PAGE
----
The success of Wolfenstein’s marketing had to do with its distribution method. Players could download the entire first episode - 10 levels - from their local BBS, with the other five episodes sold as two separate trilogies. The first of these, The Original Missions, consisted of Escape from Castle Wolfenstein, Operation Eisenfaust, and Die, Fuhrer, Die!. The second trilogy, The Nocturnal Missions, contained A Dark Secret, Trail of the Madman, and Confrontation. These two trilogies could be purchased separately, or together for a small discount. The fact that the shareware episode contained one-sixth of the complete game, roughly a few hours to complete for a new player, is practically unheard of in today’s game industry, where demos of new games barely last 15 minutes and rarely contain more than half of a larger level. Also, the shareware episode could fit perfectly on a single 5.25” floppy disk, bringing meaning to “shareware,” as players could spread word of the game by literally giving copies of it to their friends. Not long after the game’s release, Apogee Software began to sell it exclusively as a complete 6-episode compilation, with the trilogy versions no longer available.
id Software paid tribute to Wolfenstein 3D in Doom II: Hell on Earth, whose pair of secret levels are almost carbon copies of the game’s first level, and Hans Grosse’s boss arena at the end of Episode 1. The twist, though, is that instead of Hans, you have to fight a Cyberdemon, and to finish the level, you are forced to kill four hanging Commander Keens to open the exit button. And instead of fighting the usual zombies and demons for most of the level, the SS trooper appears...and isn’t very menacing at all (though he does still cry “Mein leben!” when he dies). I guess the apparent power level of a soldier with a machine gun is somewhat lesser when you can fight back with rockets and plasma.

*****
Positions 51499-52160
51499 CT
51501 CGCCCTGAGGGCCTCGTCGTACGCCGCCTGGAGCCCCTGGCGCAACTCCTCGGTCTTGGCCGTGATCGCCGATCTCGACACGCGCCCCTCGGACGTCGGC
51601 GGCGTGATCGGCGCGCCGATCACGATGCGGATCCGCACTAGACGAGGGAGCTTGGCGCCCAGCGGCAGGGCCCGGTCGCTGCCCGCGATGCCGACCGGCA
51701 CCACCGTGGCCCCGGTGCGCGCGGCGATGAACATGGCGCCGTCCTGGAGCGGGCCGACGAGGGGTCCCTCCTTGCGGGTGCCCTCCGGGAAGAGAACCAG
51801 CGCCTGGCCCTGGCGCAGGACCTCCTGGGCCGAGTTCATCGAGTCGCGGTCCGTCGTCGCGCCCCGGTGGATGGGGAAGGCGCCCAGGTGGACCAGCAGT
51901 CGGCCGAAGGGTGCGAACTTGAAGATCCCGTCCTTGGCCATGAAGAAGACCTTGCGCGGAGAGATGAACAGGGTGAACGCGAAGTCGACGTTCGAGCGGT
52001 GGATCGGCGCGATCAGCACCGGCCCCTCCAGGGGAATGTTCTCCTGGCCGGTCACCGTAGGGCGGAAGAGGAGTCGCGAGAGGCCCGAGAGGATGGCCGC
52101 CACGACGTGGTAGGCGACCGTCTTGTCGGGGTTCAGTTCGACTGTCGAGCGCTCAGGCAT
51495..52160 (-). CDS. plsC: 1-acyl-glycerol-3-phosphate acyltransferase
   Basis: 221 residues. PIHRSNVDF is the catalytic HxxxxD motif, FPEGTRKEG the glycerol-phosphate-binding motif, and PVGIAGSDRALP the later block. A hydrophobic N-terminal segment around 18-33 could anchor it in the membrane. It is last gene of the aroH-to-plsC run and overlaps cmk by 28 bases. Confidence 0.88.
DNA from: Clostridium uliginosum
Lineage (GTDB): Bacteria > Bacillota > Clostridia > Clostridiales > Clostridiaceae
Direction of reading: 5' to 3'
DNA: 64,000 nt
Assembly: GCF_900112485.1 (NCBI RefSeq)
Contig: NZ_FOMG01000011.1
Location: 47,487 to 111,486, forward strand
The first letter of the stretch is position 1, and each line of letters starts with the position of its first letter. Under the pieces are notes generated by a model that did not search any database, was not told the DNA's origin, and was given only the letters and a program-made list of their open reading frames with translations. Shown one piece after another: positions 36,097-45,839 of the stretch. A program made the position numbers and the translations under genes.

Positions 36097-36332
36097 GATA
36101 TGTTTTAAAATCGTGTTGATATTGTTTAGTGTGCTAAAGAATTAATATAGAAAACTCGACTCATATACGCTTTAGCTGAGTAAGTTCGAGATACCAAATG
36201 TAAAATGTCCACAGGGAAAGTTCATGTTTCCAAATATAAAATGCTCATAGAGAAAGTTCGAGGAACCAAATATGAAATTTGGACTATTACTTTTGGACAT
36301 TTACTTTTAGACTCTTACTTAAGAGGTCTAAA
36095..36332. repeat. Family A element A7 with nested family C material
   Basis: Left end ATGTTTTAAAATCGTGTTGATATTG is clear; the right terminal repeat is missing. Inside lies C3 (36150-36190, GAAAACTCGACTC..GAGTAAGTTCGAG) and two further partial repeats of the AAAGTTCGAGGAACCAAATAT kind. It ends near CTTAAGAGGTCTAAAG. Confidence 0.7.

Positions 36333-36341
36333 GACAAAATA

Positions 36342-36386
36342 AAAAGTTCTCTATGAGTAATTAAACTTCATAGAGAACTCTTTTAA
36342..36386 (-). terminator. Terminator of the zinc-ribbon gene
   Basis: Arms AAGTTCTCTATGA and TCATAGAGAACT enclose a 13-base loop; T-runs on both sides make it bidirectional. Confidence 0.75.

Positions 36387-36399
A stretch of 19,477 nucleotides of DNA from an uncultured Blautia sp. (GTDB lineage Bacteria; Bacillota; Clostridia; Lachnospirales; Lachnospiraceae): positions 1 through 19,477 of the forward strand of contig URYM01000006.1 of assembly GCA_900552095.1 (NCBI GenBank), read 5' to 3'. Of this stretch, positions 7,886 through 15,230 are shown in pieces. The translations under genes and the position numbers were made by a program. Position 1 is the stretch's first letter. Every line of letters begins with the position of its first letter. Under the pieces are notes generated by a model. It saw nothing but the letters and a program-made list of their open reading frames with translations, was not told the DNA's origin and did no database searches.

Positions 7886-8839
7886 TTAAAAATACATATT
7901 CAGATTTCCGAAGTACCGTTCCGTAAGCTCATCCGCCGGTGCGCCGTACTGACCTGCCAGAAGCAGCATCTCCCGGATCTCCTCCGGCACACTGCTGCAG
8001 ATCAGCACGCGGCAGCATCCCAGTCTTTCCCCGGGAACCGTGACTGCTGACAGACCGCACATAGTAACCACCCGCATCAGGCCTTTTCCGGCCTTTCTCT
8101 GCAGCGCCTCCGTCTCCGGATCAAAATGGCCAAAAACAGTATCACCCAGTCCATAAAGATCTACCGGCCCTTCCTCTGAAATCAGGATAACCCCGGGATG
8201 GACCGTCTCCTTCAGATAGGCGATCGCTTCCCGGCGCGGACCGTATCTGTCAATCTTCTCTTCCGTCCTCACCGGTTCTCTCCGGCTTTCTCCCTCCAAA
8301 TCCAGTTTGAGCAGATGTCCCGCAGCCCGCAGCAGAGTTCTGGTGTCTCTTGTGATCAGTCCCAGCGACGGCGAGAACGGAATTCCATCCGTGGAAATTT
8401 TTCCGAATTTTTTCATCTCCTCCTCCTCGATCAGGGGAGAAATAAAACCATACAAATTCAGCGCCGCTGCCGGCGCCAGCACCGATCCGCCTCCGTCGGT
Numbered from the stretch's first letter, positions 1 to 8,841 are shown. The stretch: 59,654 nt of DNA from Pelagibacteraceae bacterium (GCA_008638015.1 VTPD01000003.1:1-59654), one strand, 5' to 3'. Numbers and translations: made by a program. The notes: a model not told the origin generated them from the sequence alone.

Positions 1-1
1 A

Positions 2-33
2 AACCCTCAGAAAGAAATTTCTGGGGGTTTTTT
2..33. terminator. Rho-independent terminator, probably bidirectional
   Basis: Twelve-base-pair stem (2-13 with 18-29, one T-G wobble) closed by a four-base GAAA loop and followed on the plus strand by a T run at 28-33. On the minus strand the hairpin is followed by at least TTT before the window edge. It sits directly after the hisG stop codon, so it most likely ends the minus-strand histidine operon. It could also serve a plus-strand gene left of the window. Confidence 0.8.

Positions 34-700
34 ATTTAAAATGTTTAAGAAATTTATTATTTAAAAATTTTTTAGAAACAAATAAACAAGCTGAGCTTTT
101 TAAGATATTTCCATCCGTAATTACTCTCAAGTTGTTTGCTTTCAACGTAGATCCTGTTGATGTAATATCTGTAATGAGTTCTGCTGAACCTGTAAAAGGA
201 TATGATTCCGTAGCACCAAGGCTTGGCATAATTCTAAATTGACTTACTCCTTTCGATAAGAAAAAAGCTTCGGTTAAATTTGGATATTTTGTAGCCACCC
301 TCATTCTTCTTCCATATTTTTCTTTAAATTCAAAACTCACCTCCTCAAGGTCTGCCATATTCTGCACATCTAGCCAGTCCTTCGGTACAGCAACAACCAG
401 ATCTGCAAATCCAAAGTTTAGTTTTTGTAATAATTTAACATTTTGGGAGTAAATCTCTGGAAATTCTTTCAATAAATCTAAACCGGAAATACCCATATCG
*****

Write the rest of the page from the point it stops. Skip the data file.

Wolfenstein is perhaps most infamous for having been banned in Germany for several reasons. The Federal Examination Office for Youth-Endangering Publications/Media (BPjM) placed Wolfenstein 3D on its “Index” in 1994 due to excessive violence. Under normal circumstances, when a game is “indexed,” this means that it cannot be advertised or displayed on store shelves, and must be kept “behind the counter.” In Wolfenstein’s case, however, the game could still not be legally purchased, due to a German federal law that forbids using “characteristics of unconstitutional organizations” - in other words, Nazi imagery such as swastikas and portraits of Adolf Hitler, and the game’s opening theme, an Adlib-powered rendition of the Nazi Party anthem, “Horst Wessel Lied.” While it was not illegal to own a copy of the game or download it from a BBS, it was certainly illegal to sell it, so many German fans of Wolfenstein took to referring to the game by a codename, “Hundefelsen 4C,” so that they could continue distributing copies among themselves.